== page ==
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Body
What you should know about Laser Blended Vision. A personalized treatment for patients with presbyopia

Our eyesight is the most valuable of all our senses. We take in the world around us primarily with our eyes. Seeing provides us with information, puts things into perspective and forms our views. As we grow older, bodily functions like our eyesight start to decline. Presbyopia is a common eye condition that affects many people over the age of 40. Thereby, the eye starts to lose its ability to shift focus, causing difficulty when focusing on close objects and blurriness when reading. However, thanks to pioneering medical and technological research in recent years, correction options are available. One of these options is Laser Blended Vision, an advanced Laser Vision Correction For compensating some of the symptoms of presbyopia. It offers several advantages Over conventional methods, particularly with respect to the customization of treatment, vision in focus at all distances and the immediate impact it provides. Whether Laser Vision Correction is right for you depends on a variety of factors. Your eye doctor will be happy to assist you in finding the best option for your vision needs. Why PRESBYOND? PRESBYOND Laser Blended Vision is an advanced method of treating presbyopia which offers the opportunity to achieve freedom from glasses by combining the simplicity and accuracy of corneal refractive surgery (laser eye surgery) with the benefits of increased depth of field in retaining visual quality. Compared to other conventional monovision treatments, it offers several significant advantages: Customized As a new and natural approach, PRESBYOND offers patients a customized treatment designed to achieve independence from glasses by combining the simplicity and accuracy of conventional LASIK with the benefits of increased depth of focus. All Distances PRESBYOND Laser Blended Vision is the way of treating presbyopic patients that aims to achieve sharply focused vision at all distances: near, intermediate and far – with virtually no compromises. Immediate Most patients will experience immediate results and will be able to read up-close the very same day of the surgery. For these reasons, PRESBYOND Laser Blended Vision represents the next stage in eye care excellence.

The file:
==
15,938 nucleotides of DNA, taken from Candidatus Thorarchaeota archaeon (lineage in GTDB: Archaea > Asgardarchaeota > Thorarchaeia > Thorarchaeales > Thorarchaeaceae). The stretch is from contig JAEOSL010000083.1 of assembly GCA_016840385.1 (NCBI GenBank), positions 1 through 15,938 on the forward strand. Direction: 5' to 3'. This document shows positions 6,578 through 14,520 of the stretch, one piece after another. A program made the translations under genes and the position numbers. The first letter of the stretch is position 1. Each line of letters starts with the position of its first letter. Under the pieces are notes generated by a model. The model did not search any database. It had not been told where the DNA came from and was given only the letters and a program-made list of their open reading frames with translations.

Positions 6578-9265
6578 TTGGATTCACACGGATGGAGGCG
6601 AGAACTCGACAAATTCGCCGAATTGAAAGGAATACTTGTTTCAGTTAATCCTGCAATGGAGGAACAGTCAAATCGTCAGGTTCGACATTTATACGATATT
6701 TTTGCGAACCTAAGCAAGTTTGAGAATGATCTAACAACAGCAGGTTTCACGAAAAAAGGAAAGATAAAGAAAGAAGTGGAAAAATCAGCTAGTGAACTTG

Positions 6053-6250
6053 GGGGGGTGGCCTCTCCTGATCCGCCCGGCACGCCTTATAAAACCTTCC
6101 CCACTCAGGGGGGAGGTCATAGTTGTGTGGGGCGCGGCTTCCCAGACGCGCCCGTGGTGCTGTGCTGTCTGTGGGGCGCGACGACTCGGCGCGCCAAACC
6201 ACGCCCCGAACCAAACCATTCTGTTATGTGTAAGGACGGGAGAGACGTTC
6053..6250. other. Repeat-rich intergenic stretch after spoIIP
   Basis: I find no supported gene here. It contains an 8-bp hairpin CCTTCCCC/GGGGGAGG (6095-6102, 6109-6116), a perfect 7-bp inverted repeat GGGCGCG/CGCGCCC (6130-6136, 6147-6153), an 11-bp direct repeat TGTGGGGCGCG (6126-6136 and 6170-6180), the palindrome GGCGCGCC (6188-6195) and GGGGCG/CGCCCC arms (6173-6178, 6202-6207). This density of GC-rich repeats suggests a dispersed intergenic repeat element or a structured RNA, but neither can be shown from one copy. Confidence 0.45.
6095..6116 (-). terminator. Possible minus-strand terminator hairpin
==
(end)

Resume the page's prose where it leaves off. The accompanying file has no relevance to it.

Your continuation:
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November 08, 2020
Dr. Ahmed El Sawaf
Improve your vision while decreasing the dependency on glasses and contact lenses.
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Body